Perhaps my favorite aspect of Buffalo Manufacturing Works is that it creates a major new asset for existing WNY manufacturers while simultaneously creating an incentive for BNE to market to potential attraction targets. In an era where companies across the board are cutting back on research and development budget lines, the opportunity to leverage this great asset will be a significant draw for growing manufacturing firms. Few other locations provide companies with such an advantage.

Resulting from several in-depth focus groups and research, three primary technology areas will dominate Buffalo Manufacturing Works: flexible automation, materials and testing, and processing and fabrication. Columbus, Ohio-based EWI, North America’s leading engineering and technology organization, will operate the institute. The member-driven not-for-profit was selected to operate the Buffalo initiative based on its 30 years of success in central Ohio. Three additional key local partners are involved: the University at Buffalo providing access to early-stage fundamental research and academic facilities; Insyte Consulting assisting with improvements to process and operational productivity; and the World Trade Center Buffalo Niagara helping companies identify new markets and export opportunities.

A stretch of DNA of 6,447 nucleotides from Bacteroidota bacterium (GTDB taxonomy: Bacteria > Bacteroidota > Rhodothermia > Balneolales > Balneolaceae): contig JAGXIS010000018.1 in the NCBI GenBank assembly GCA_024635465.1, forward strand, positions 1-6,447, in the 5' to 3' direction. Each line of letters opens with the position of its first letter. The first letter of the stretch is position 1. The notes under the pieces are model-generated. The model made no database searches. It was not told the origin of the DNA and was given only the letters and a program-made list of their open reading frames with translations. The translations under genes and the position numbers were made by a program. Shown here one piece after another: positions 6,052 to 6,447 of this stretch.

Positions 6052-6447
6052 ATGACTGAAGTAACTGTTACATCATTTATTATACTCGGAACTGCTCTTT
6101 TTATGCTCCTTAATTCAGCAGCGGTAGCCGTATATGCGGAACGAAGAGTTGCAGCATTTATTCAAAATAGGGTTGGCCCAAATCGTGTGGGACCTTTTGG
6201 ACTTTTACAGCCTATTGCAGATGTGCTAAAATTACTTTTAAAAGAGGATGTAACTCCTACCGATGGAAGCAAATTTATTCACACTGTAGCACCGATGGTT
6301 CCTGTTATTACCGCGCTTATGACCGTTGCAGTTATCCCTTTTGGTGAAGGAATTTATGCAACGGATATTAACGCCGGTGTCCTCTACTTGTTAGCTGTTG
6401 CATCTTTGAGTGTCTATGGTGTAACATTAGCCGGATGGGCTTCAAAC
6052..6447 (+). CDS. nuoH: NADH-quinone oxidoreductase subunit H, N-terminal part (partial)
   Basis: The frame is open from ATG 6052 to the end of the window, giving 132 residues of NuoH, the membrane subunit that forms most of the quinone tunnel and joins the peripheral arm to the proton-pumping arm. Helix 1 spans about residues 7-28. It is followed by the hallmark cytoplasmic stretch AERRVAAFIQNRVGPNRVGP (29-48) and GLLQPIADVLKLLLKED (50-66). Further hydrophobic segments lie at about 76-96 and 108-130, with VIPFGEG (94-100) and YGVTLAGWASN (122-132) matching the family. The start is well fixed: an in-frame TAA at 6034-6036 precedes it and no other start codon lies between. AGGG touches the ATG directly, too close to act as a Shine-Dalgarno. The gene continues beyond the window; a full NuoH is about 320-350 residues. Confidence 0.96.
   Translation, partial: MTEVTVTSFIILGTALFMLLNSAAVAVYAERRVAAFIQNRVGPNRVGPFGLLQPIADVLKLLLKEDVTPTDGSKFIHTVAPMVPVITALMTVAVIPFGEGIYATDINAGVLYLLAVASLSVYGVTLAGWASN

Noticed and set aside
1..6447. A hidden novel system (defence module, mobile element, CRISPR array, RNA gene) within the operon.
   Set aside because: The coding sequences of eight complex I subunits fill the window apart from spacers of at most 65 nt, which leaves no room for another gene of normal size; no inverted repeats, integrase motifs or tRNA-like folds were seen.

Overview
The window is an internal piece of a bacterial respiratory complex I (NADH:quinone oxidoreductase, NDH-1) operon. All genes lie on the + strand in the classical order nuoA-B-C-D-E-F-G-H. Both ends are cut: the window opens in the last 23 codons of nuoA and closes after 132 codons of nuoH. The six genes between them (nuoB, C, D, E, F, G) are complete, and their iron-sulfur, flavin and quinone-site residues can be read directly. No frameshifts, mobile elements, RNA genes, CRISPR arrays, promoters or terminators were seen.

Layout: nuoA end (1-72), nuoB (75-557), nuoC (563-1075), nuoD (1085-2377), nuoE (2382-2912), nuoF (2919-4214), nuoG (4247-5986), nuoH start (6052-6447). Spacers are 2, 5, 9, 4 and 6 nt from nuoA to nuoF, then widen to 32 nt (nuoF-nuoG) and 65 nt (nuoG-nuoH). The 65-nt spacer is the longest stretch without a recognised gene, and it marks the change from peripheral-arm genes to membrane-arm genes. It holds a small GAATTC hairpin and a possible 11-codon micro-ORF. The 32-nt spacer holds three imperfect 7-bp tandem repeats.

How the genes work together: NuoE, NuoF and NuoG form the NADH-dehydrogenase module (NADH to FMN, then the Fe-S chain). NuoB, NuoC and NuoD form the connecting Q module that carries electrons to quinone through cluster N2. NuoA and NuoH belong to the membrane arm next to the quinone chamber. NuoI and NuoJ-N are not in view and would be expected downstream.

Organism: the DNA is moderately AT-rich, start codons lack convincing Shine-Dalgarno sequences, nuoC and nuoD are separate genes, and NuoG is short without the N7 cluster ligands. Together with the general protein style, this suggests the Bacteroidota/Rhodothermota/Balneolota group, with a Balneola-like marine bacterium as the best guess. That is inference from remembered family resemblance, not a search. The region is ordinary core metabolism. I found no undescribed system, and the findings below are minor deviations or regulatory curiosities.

As manufacturing shifts ever more towards highly technical and advanced practices, this investment will prove integral in continuing the Buffalo Niagara region’s great legacy as a nucleus of manufacturing innovation.

Click here to read more Buffalo Manufacturing Works from the Buffalo News.

by Alan Rosenhoch, Business Development Manager

Low-Cost Hydropower Grants

[Unifrax and others get Low-Cost Hydropower Grant]

Living next door to one of the world’s Natural Wonders as well as two Great Lakes, it’s easy for us to forget that water is a precious and often scarce commodity in other parts of the country as well as all over world.

Thanks to our renewable water resources, Buffalo Niagara is uniquely positioned to offer low-cost hydropower to companies that are seeking to locate or relocate in the United States. Electricity can be a large portion of production costs to manufacturers, and these energy costs are projected to rise in the coming years, particularly as the global economy rebounds from the Great Recession and competition for electric grid capacity rises.

In the past few years, BNE has seen an increase in companies exploring Western New York specifically because of hydropower. Because we can offer not only cheaper utility rates but also a great labor force and an abundance of colleges and universities, you can see why we are an intriguing place for a variety of high-tech manufacturers.